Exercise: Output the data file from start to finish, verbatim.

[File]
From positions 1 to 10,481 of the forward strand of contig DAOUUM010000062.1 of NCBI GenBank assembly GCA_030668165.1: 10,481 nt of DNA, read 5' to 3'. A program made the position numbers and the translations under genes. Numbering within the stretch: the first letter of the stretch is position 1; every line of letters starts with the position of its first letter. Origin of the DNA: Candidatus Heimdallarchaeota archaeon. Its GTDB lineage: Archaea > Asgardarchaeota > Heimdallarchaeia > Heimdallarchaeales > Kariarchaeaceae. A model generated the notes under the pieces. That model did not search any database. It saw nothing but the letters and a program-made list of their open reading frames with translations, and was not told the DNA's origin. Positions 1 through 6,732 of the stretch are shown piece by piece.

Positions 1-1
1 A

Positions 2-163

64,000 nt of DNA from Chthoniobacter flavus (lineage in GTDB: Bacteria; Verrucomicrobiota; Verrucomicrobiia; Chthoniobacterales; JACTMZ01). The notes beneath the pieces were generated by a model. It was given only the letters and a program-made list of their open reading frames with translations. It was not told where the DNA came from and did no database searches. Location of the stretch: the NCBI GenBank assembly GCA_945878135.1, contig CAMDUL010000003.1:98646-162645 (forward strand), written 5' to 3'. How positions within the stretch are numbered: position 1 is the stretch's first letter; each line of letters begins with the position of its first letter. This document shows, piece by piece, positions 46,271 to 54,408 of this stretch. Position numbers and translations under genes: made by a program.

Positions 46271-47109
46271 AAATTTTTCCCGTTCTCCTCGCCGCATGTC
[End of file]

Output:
From positions 1 to 10,481 of the forward strand of contig DAOUUM010000062.1 of NCBI GenBank assembly GCA_030668165.1: 10,481 nt of DNA, read 5' to 3'. A program made the position numbers and the translations under genes. Numbering within the stretch: the first letter of the stretch is position 1; every line of letters starts with the position of its first letter. Origin of the DNA: Candidatus Heimdallarchaeota archaeon. Its GTDB lineage: Archaea > Asgardarchaeota > Heimdallarchaeia > Heimdallarchaeales > Kariarchaeaceae. A model generated the notes under the pieces. That model did not search any database. It saw nothing but the letters and a program-made list of their open reading frames with translations, and was not told the DNA's origin. Positions 1 through 6,732 of the stretch are shown piece by piece.

Positions 1-1
1 A

Positions 2-163

64,000 nt of DNA from Chthoniobacter flavus (lineage in GTDB: Bacteria; Verrucomicrobiota; Verrucomicrobiia; Chthoniobacterales; JACTMZ01). The notes beneath the pieces were generated by a model. It was given only the letters and a program-made list of their open reading frames with translations. It was not told where the DNA came from and did no database searches. Location of the stretch: the NCBI GenBank assembly GCA_945878135.1, contig CAMDUL010000003.1:98646-162645 (forward strand), written 5' to 3'. How positions within the stretch are numbered: position 1 is the stretch's first letter; each line of letters begins with the position of its first letter. This document shows, piece by piece, positions 46,271 to 54,408 of this stretch. Position numbers and translations under genes: made by a program.

Positions 46271-47109
46271 AAATTTTTCCCGTTCTCCTCGCCGCATGTC